Natural Gas Pipeline Expansion in the Northeast

Since early 2014, our firm has successfully represented a large interstate pipeline company before the Maine PUC in advancing two significant new interstate pipeline expansion projects. The larger of the two projects was designed to provide a firm and reasonably priced source of fuel for natural gas-fired generators providing electricity to consumers in Maine and New England. The Maine PUC is charged with implementation of the Energy Cost Reduction Act, a 2013 law (in which the firm was actively involved) that authorizes the State to direct execution of a contract for new natural gas pipeline capacity. The so-called energy cost reduction contract, or ECRC, will provide financing for up to $75 million per year upon a finding that the contract's benefits will outweigh its costs and that the contract is commercially reasonable and in the public interest.

After more than two years of extensive litigation, the Maine PUC selected our client's project in July 2016 as the best option for an ECRC, and directed Maine's transmission and distribution utilities to negotiate and execute of a contract for capacity on this project. The ECRC is conditioned on regional participation on the project, and will enable the development of additional pipeline capacity needed to increase the availability and supply of natural gas into New England.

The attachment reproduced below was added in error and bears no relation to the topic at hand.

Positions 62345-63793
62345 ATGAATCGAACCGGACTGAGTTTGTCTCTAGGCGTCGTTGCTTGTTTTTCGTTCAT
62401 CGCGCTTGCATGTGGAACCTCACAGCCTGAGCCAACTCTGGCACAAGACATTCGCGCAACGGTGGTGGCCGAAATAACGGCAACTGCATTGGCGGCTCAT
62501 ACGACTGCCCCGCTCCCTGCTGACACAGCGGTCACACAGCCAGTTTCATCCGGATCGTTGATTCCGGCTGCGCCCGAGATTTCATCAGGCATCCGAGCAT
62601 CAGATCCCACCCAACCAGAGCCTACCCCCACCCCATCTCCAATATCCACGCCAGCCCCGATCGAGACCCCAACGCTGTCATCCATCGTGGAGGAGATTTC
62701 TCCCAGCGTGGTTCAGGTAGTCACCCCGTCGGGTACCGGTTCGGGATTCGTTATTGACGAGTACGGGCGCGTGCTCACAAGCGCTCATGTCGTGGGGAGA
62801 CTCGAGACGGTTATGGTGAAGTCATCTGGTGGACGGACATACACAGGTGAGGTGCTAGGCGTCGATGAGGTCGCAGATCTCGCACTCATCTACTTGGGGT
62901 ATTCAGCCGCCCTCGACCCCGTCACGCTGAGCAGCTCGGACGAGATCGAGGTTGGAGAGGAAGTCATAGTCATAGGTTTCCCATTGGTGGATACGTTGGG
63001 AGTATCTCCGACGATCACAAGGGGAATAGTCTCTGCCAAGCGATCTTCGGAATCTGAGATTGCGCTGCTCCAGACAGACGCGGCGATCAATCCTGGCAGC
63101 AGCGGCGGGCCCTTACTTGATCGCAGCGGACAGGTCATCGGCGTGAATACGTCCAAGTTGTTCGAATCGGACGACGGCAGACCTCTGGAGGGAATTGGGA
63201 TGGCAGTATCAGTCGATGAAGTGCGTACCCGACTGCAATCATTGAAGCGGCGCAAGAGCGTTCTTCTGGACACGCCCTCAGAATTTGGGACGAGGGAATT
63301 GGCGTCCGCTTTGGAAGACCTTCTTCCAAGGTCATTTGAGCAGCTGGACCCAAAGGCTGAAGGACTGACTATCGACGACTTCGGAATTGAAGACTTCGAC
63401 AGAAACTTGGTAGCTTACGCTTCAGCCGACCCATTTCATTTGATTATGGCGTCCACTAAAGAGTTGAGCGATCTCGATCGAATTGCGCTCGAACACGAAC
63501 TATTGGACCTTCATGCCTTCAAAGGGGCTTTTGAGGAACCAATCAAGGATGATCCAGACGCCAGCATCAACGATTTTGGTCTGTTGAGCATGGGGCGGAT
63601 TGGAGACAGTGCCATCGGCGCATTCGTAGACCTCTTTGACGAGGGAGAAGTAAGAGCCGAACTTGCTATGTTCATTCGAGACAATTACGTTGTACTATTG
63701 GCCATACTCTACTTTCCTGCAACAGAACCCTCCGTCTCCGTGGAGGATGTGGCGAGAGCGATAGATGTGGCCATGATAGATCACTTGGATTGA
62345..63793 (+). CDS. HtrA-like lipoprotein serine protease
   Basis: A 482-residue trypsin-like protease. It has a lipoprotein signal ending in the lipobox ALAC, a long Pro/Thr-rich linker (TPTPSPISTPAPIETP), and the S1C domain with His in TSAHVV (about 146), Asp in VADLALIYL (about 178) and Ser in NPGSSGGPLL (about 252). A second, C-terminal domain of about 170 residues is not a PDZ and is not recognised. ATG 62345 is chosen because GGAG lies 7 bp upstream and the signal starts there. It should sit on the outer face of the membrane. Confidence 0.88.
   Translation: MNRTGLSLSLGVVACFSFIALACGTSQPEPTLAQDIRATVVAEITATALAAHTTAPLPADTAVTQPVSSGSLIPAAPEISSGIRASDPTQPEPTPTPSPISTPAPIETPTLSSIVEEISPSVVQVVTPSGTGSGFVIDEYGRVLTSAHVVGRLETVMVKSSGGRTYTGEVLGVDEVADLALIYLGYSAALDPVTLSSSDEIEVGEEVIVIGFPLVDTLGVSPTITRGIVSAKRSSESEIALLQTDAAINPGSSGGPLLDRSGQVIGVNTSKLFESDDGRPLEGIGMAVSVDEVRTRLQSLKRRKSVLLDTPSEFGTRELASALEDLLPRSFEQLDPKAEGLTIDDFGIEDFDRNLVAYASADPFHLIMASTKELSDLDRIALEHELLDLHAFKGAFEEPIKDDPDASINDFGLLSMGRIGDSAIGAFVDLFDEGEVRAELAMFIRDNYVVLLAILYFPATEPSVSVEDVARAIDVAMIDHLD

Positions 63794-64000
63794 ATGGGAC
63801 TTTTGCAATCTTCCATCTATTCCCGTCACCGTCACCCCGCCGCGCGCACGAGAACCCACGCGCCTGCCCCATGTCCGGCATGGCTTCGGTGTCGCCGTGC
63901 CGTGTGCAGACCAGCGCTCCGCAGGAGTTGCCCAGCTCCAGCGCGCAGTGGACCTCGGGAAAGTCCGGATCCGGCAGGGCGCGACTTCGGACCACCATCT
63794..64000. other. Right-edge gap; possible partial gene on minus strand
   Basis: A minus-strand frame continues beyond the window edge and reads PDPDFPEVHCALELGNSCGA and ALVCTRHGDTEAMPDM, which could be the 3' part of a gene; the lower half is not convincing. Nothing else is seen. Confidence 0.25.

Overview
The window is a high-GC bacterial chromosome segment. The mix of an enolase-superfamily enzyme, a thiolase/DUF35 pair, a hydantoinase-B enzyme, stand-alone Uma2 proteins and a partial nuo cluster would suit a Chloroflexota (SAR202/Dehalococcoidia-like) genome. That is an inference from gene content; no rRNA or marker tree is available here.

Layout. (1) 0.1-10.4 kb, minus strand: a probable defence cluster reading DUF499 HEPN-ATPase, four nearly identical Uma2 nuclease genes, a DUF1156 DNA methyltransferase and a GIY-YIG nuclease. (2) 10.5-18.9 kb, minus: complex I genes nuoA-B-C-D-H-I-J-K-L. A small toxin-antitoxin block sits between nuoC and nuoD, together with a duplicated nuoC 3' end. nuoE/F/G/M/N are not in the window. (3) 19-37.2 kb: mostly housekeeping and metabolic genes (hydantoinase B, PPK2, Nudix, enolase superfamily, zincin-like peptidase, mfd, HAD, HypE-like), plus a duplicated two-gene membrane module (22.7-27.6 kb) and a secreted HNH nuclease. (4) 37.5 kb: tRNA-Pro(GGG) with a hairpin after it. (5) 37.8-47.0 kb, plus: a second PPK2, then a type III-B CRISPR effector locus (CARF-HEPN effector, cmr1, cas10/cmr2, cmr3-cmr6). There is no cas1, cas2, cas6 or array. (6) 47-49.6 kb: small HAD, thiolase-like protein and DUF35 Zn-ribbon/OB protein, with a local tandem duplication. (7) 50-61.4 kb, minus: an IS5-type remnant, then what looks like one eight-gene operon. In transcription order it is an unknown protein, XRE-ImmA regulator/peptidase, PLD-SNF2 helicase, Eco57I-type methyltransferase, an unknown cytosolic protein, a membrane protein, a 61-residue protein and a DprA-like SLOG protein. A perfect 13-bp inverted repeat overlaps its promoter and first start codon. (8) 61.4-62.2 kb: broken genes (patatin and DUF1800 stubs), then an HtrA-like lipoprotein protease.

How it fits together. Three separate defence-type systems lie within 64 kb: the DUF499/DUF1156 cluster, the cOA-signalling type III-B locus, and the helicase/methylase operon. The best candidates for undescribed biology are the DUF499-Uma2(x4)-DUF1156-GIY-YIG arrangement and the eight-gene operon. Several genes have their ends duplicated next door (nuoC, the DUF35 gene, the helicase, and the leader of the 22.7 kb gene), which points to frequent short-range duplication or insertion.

Verrill has guided the project through every stage of this extensive MPUC litigation, including researching, drafting, discovery, witness examination, filing briefs, motions, and testimony, and developing a successful strategy.

Favorable Net Energy Billing Legislation

In 2015, we helped Emera Maine work with multiple stakeholders to pass legislation requiring the Maine PUC to facilitate an examination of alternatives to net energy billing to support solar energy development in Maine. To accomplish this goal, we successfully argued to legislators and other government officials that they should not adopt a half dozen other bills that would have raised electric rates in order to subsidize the cost of solar generation in Maine.

Opposition to Legislation Adverse to Natural Gas Investment

For the past several years, we have represented Summit Natural Gas of Maine before the Maine Legislature, including successfully opposing legislative efforts that would have interfered with Summit's ability to invest hundreds of millions of dollars to build natural gas pipelines in the Augusta, Maine region and in the region north of Portland.

Water: Secure Land for a New Water Tank

For roughly one year, Verrill worked with longtime client Gardiner Water District, and its engineering firm Wright-Pierce, to secure land to allow the Water District to construct a one million gallon water tank in Farmingdale. The tank, which will help improve water pressure and the future integration of the Gardiner and Hallowell Water Districts, will be located on the former Kennebec Heights Country Club, which property was purchased by Central Maine Power as part of its Maine Power Reliability Program transmission project. The Verrill team helped the District negotiate with Central Maine Power to acquire the land and finalize the terms of the acquisition. The team also helped the District work with the Maine Drinking Water Program, which is financing a portion of the project using State Revolving Loan Funds. On May 5th, the Drinking Water Program hosted a celebration of project, which represented the 200 millionth dollar of funds disbursed through the SRF program. Verrill helped with the planning of the event, which was chronicled by the Kennebec Journal. The final closing took place approximately two months later.